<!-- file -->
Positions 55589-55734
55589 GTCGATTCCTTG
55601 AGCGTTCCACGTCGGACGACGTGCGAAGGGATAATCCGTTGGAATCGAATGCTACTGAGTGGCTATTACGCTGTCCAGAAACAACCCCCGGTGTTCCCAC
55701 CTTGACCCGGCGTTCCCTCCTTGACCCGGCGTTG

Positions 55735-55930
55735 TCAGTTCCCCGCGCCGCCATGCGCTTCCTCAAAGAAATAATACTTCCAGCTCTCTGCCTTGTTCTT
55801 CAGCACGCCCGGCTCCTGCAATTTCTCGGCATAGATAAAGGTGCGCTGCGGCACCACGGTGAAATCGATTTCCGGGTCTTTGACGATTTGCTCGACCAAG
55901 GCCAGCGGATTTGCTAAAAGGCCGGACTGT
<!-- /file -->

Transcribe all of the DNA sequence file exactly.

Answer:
Positions 55589-55734
55589 GTCGATTCCTTG
55601 AGCGTTCCACGTCGGACGACGTGCGAAGGGATAATCCGTTGGAATCGAATGCTACTGAGTGGCTATTACGCTGTCCAGAAACAACCCCCGGTGTTCCCAC
55701 CTTGACCCGGCGTTCCCTCCTTGACCCGGCGTTG

Positions 55735-55930
55735 TCAGTTCCCCGCGCCGCCATGCGCTTCCTCAAAGAAATAATACTTCCAGCTCTCTGCCTTGTTCTT
55801 CAGCACGCCCGGCTCCTGCAATTTCTCGGCATAGATAAAGGTGCGCTGCGGCACCACGGTGAAATCGATTTCCGGGTCTTTGACGATTTGCTCGACCAAG
55901 GCCAGCGGATTTGCTAAAAGGCCGGACTGT